Thursday, March 5, 2015

Ocean Voyage Reading List

Saturday my family and I are going off on a seaward adventure! (I mean, we're not setting sail until Sunday, but we leave on our trip Saturday and get to spend a night in NOLA - so cool!) I have made an effort to get ahead on my homework so I wouldn't have to worry about it at all on this trip and can just enjoy the sunshine and family time. While we are at sea and visiting different countries in the Western Caribbean, we will be WiFi-less, which will mean very limited technology usage. I'm actually pretty excited to unplug and will be spending a lot of our travels doing what I don't typically get to do since I've been in grad school - read for fun! 

I have five titles picked out for our journey, and while I'm not counting on getting through every single one (I'm a fairly slow reader), it will be great to just have them at hand. I have a lot of lounging around to catch up on. What better lounging companion than a great book? ;) Here are the books I selected to bring along on the trip with me:


1. Where'd You Go, Benadette by Maria Semple | I found this book when I was shopping around in Barnes & Noble with a gift card I had received for Christmas. It seemed like a fun read to take on vacation with me, and when I had posted on Instagram that I had bough it, a few people commented saying what a great book it was! I'll probably be taking this one on the plane with me to pass the time.

"Bernadette Fox is notorious. To her Microsoft-guru husband, she's a fearlessly opinionated partner; to fellow private-school mothers in Seattle, she's a disgrace; to design mavens, she's a revolutionary architect, and to 15-year-old Bee, she is a best friend and, simply, Mom.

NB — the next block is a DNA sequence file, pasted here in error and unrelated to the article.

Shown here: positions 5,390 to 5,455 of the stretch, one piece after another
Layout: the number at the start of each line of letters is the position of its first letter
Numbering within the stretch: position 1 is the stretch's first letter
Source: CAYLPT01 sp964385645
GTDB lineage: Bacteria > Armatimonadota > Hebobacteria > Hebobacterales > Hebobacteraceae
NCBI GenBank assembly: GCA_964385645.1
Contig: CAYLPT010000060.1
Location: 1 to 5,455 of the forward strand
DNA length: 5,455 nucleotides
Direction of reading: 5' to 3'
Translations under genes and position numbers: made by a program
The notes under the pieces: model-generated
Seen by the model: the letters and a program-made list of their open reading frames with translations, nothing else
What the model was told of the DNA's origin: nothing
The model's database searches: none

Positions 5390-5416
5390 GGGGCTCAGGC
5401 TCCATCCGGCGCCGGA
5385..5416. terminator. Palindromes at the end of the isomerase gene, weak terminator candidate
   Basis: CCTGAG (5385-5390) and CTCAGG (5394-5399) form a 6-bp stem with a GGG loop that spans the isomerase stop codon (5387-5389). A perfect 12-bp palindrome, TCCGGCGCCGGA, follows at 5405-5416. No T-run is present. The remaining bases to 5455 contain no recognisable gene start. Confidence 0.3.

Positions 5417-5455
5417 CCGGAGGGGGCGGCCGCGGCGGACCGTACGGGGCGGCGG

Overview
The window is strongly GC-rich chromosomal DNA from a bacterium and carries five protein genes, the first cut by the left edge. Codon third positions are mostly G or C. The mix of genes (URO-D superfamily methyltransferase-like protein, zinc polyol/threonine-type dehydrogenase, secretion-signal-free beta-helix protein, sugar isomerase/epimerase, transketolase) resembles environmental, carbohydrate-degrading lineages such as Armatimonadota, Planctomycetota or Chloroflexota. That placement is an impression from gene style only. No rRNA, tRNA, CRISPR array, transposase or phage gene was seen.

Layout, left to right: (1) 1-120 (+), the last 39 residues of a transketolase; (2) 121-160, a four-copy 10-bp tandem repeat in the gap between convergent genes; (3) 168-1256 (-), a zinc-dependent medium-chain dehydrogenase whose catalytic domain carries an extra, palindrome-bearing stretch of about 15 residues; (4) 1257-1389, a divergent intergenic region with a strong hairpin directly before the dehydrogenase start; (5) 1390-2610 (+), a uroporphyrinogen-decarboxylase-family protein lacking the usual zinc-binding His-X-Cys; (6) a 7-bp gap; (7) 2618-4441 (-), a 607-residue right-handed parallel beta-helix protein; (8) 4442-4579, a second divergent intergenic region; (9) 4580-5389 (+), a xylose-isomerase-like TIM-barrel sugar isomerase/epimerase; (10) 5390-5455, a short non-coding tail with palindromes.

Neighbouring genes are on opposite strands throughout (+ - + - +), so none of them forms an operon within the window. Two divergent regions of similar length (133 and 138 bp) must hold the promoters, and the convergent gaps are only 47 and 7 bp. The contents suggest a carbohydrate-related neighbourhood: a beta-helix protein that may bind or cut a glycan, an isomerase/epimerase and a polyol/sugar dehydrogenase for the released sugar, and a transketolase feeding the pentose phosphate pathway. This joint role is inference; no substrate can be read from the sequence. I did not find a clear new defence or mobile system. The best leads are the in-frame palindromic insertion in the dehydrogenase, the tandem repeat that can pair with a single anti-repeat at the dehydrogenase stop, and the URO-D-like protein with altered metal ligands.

Then Bernadette disappears. It began when Bee aced her report card and claimed her promised reward: a family trip to Antarctica. But Bernadette's intensifying allergy to Seattle--and people in general--has made her so agoraphobic that a virtual assistant in India now runs her most basic errands. A trip to the end of the earth is problematic.
To find her mother, Bee compiles email messages, official documents, secret correspondence--creating a compulsively readable and touching novel about misplaced genius and a mother and daughter's role in an absurd world."

2. Wild by Cheryl Strayed | I've been wanting to read this book for quite some time (According to my GoodReads account, I added this to my to-read pile back on Christmas 2012, which is actually when I received my Kindle as a gift!) When I heard that it had been turned into a film, I knew that it was the time to finally buy the book and sit down to read it. I have a feeling this is going to be the perfect vacation book filled with adventure!

"At twenty-two, Cheryl Strayed thought she had lost everything. In the wake of her mother’s death, her family scattered and her own marriage was soon destroyed. Four years later, with nothing more to lose, she made the most impulsive decision of her life. With no experience or training, driven only by blind will, she would hike more than a thousand miles of the Pacific Crest Trail from the Mojave Desert through California and Oregon to Washington State—and she would do it alone. Told with suspense and style, sparkling with warmth and humor, Wild powerfully captures the terrors and pleasures of one young woman forging ahead against all odds on a journey that maddened, strengthened, and ultimately healed her."


3. Love, Life, and Elephants: An African Love Story by Dame Daphne Sheldrick | I came across this book a few weeks ago when I had first found out about the David Sheldrick Wildlife Trust. Of course, becuase of the work they do with endangered animals, especially elephants, I was automatically intrigued by the story of the Sheldricks and wanted to study more about them! I thought this would be a wonderful place to start. I downloaded a copy to my Kindle and I am so excited to find out more!